Britain's top firms are suffering from a "diversity deficit" which threatens the country's domestic and international economic competitiveness, a new study claims.
The analysis of 10,000 FTSE 100 executives found that a "glass ceiling" is still in place with only a dozen out of the 289 top posts of chief executive, chairman or chief financial officer held by women, and just 10 by ethnic minorities.
More than half of the top stock market-listed companies have no non-white "leaders" on the board and two-thirds have no full-time executives from minority groups at board level, according to the study for executive recruitment consultancy Green Park.
Shadow business secretary Chuka Umunna said the research showed an "undeniable and unacceptable" situation and warned a future Labour government could, if elected, consider introducing boardroom quotas.
Former Equality and Human Rights Commission chairman Trevor Phillips, who carried out the study with King's College London academic Professor Richard Webber, said: "In the past decade, there has been a growing consensus that our business elite is simply too narrow in its outlook, too prone to a herd mentality and just not switched on enough to the 21st century world.
"Our new analysis backs this up.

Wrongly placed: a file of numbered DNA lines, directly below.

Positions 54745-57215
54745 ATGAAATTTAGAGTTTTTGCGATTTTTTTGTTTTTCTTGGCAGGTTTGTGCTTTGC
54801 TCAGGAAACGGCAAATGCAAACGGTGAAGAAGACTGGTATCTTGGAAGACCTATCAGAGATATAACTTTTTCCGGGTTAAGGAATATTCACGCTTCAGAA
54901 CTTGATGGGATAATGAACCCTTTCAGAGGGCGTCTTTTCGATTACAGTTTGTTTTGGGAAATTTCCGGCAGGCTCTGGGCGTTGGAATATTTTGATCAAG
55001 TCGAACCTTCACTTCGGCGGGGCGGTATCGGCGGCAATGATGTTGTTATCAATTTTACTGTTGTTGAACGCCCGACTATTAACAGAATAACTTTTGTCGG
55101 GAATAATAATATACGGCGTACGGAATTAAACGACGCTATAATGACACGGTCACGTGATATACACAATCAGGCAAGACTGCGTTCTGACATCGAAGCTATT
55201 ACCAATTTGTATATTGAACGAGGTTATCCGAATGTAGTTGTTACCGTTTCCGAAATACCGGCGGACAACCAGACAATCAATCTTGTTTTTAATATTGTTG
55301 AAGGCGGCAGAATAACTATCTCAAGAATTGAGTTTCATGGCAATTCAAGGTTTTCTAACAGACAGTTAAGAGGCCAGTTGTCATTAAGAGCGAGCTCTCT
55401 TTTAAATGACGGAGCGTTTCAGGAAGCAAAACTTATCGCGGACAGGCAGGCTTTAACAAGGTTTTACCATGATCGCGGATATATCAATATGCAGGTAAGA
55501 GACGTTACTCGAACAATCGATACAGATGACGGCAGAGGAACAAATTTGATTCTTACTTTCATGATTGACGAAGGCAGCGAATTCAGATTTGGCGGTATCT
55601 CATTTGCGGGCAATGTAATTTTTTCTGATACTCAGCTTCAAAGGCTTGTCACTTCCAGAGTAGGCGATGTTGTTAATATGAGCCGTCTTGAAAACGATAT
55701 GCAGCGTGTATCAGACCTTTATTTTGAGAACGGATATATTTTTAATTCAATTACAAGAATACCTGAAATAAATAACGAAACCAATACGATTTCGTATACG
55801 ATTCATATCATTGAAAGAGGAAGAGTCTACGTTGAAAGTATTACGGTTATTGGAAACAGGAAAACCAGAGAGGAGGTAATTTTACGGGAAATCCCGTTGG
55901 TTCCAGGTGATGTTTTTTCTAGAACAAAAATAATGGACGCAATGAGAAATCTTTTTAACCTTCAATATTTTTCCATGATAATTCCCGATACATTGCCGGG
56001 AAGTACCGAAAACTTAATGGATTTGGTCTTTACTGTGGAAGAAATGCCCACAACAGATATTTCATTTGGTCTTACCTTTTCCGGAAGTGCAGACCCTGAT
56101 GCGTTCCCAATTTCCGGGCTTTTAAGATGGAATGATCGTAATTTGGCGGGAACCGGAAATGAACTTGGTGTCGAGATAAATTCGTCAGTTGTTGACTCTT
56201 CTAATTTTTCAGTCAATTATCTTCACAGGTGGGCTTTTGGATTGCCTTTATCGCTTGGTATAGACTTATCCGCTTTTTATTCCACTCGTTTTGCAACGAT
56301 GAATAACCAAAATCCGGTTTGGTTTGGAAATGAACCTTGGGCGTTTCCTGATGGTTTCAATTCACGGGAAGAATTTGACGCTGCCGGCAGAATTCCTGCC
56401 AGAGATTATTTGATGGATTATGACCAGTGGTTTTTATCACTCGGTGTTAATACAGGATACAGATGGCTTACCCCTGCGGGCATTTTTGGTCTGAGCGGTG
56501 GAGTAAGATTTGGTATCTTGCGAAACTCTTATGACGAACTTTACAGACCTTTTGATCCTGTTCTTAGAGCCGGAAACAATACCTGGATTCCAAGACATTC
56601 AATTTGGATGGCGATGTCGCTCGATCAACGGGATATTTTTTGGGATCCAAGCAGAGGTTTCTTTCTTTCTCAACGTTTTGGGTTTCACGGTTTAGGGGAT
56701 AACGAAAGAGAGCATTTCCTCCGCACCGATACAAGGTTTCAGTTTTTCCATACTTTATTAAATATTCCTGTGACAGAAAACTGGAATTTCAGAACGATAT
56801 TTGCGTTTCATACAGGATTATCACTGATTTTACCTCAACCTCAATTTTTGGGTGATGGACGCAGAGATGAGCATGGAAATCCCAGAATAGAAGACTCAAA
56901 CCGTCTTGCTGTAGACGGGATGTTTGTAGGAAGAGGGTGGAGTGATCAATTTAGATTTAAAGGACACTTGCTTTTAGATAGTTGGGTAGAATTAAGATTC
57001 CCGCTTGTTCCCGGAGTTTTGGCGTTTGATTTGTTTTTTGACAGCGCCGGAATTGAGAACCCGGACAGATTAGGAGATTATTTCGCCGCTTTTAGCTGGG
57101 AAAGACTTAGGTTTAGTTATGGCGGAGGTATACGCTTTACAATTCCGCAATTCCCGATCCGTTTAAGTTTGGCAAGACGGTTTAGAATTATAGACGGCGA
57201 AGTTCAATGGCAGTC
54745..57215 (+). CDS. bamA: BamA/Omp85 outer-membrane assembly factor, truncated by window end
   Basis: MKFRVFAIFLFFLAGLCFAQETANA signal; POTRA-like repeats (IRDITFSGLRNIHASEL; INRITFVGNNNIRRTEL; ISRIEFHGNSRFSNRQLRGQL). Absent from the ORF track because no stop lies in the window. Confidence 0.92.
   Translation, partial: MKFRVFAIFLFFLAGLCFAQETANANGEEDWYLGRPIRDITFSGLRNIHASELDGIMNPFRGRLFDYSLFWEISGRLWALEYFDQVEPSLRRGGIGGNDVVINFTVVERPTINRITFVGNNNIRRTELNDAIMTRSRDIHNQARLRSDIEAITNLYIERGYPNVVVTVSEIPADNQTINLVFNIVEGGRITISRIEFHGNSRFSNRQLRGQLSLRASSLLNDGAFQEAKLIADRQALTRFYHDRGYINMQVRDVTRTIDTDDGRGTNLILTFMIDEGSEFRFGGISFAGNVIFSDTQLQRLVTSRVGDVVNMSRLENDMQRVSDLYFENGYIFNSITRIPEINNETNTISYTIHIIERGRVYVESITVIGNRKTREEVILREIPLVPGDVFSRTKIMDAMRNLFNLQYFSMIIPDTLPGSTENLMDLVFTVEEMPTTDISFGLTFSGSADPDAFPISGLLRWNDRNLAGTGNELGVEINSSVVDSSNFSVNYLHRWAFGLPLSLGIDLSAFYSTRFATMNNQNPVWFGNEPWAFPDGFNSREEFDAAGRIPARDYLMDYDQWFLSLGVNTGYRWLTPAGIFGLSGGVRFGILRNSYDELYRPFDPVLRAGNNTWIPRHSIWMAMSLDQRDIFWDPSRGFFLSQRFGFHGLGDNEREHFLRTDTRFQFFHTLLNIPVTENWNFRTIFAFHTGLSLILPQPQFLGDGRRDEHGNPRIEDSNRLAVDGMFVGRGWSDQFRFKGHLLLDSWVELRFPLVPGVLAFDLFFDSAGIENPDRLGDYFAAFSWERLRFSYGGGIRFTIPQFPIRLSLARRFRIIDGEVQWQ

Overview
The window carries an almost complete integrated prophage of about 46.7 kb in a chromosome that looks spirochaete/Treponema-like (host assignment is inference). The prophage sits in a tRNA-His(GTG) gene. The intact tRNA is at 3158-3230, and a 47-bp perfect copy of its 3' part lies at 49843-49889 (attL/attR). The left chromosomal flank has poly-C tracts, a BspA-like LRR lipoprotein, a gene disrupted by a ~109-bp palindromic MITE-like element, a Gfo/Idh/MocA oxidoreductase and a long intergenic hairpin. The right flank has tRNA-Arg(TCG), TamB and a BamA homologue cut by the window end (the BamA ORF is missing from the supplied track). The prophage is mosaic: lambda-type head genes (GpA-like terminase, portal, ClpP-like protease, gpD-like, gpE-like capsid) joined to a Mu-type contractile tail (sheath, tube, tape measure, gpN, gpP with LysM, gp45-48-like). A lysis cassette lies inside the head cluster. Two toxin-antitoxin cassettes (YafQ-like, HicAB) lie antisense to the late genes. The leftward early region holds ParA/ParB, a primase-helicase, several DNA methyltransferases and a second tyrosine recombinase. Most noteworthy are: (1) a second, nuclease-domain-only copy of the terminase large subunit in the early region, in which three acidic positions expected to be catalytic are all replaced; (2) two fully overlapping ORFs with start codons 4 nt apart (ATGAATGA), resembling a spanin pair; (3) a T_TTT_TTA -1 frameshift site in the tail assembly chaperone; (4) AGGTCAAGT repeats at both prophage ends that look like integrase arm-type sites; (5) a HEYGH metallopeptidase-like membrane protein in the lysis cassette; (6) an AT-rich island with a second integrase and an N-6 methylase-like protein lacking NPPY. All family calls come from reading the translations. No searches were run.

"As China grows to be the largest consumer market in the world, and as the United States becomes a majority-minority society, the fact that two thirds of our biggest companies have all-white executive teams - and apparently not one person of Chinese descent - should set off a big red flashing light that we aren't equipping ourselves to compete in these markets.
"And as women become more important consumers domestically, it's self-defeating that they remain junior partners at the top of our economy.
"The fact is that if we're going to earn our way out of the recession, we just can't afford to be saddled with a diversity deficit this big."
The Green Park Leadership 10,000 used computer software to analyse the backgrounds of Britain's most top business executives, including gender and ethno-cultural composition, looking at 15 business sectors.
It found that sectors which had a good gender balance - like utilities - had less ethnic balance and vice versa.
Women and minority leaders feature "disproportionately" as non-executive board directors, which the report claims gives them less influence than their overall numbers suggest.
The research claims women occupy about one in four of the so-called Top 100 positions across FTSE 100 companies - leaders of minority origin account for just under one in seventeen.
Mr Umunna said: "The continued existence of a glass ceiling for women and ethnic minorities in our boardrooms is undeniable and unacceptable.
"Whilst advances on non-executive appointments in recent years have been welcome, progress on executive positions has been lamentable.
"It is clear there is a pipeline of women and ethnic minority candidates, achieving the highest qualifications, who are available for the top jobs and merit appointment, but not nearly enough of them make it through.
"If we do not see enough progress on increasing diversity in our boardrooms, we could consider introducing more prescriptive measures, such as quotas, in a future Labour government."